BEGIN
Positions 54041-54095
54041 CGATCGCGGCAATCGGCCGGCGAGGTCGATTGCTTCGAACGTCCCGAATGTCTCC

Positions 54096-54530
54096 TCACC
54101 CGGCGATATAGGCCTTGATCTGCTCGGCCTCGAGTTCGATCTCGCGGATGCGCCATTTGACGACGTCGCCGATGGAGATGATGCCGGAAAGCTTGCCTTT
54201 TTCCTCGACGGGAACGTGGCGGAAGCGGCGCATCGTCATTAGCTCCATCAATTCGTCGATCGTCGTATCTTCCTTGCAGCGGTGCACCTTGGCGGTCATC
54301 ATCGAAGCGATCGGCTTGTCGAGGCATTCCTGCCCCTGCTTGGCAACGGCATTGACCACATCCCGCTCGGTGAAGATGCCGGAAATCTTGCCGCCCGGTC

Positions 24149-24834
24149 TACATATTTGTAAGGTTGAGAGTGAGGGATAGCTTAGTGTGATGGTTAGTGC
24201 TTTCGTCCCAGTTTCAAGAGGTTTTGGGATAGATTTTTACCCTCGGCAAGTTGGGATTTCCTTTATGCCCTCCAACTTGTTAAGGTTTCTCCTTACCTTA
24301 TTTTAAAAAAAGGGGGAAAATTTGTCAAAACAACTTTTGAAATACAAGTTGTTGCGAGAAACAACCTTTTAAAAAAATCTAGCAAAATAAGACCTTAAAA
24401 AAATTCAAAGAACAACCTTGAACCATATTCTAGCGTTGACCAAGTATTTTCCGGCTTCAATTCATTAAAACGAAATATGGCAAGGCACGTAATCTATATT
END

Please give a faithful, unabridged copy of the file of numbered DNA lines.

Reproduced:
Positions 54041-54095
54041 CGATCGCGGCAATCGGCCGGCGAGGTCGATTGCTTCGAACGTCCCGAATGTCTCC

Positions 54096-54530
54096 TCACC
54101 CGGCGATATAGGCCTTGATCTGCTCGGCCTCGAGTTCGATCTCGCGGATGCGCCATTTGACGACGTCGCCGATGGAGATGATGCCGGAAAGCTTGCCTTT
54201 TTCCTCGACGGGAACGTGGCGGAAGCGGCGCATCGTCATTAGCTCCATCAATTCGTCGATCGTCGTATCTTCCTTGCAGCGGTGCACCTTGGCGGTCATC
54301 ATCGAAGCGATCGGCTTGTCGAGGCATTCCTGCCCCTGCTTGGCAACGGCATTGACCACATCCCGCTCGGTGAAGATGCCGGAAATCTTGCCGCCCGGTC

Positions 24149-24834
24149 TACATATTTGTAAGGTTGAGAGTGAGGGATAGCTTAGTGTGATGGTTAGTGC
24201 TTTCGTCCCAGTTTCAAGAGGTTTTGGGATAGATTTTTACCCTCGGCAAGTTGGGATTTCCTTTATGCCCTCCAACTTGTTAAGGTTTCTCCTTACCTTA
24301 TTTTAAAAAAAGGGGGAAAATTTGTCAAAACAACTTTTGAAATACAAGTTGTTGCGAGAAACAACCTTTTAAAAAAATCTAGCAAAATAAGACCTTAAAA
24401 AAATTCAAAGAACAACCTTGAACCATATTCTAGCGTTGACCAAGTATTTTCCGGCTTCAATTCATTAAAACGAAATATGGCAAGGCACGTAATCTATATT